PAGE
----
'Vast'? Care to quantify that? Sure, plenty of people got 30-yr fixed since the Great Depression (the last time IO's were used, BTW), but they didn't drive the bubble. The people who have driven this bubble leveraged themselves to the hilt in order to get in the market at 'low' rates.

Sorry, but numerous reliable sources have cited that more than 60% of loans extended in California in the last few YEARS (not months) have been IO-ARM loans. Last January the Financial Times quoted that 63% of loans aquired in CA in 2005 were interest-only. That's a lot of loans.

Aug 16, 2006, 10:27:00 AM  
Blogger David said...

Great post!

Glad to see Thornbery go independent!

Aug 16, 2006, 10:42:00 AM  
Anonymous Anonymous said...

Not True! You imply that 63% of ALL loans in California are interest only. While it is true that in recent months the majority of loans are interest only, the VAST majority of loans overall are locked-in, low interest 30 year fixed loans.

What - you mean for the last 2 months? I am sorry you are little off there. The point is that for the last 2-3 years, over 50% (so 63% seems accurate) of mortgages were of the jumbo i/o and neg-am flavor. Hard to believe, isn't it?

Aug 19, 2006, 2:47:00 AM  

Post a Comment

Links to this post:

Create a Link

<< Home

Terms of Use: The purpose of the Marin Real Estate Bubble weblog (located at URL http://marinrealestatebubble.blogspot.com/ and henceforth referred to as “MREB” or “this site”) is to present and discuss information relating to real estate and the real estate industry in general (locally, state-wide, nationally, and internationally) as it pertains to the thesis that recent real estate related activity is properly characterized as a “speculative mania” or a “bubble”. MREB is a non-profit, community site that depends on community participation and feedback. While MREB administrators do strive to confirm all information presented here and qualify all doubtful items, the information presented at MREB is neither definitive nor should it be construed as professional advice. All information published on MREB is provided “as is” without warranty of any kind and the administrators of this site shall not be liable for any direct or indirect damages arising out of use of this site. This site is moderated by MREB administrators and the MREB administrators reserve the right to edit, remove, or refuse postings that are off-topic, defamatory, libelous, offensive, or otherwise deemed inappropriate by MREB administrators. You should consult a finance professional before making any decisions based on information found on this site.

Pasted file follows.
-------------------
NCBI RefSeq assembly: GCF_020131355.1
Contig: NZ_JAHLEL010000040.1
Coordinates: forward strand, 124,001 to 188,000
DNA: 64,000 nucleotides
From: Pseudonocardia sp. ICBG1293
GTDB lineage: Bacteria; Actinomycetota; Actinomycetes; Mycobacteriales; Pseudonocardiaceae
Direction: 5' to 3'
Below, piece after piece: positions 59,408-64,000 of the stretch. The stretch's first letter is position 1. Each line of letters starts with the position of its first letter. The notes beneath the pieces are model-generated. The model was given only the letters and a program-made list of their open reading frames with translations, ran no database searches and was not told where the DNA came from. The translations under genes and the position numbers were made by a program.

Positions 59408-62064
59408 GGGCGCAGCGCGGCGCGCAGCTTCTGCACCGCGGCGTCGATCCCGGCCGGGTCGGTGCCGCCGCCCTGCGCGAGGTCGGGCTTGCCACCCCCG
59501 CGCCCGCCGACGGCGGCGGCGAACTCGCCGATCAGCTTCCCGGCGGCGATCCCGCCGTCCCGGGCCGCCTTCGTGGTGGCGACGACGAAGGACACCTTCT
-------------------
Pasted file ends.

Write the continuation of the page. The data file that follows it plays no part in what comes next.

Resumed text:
The contributors to this site may, from time to time, hold short (or long) positions in mentioned and related companies.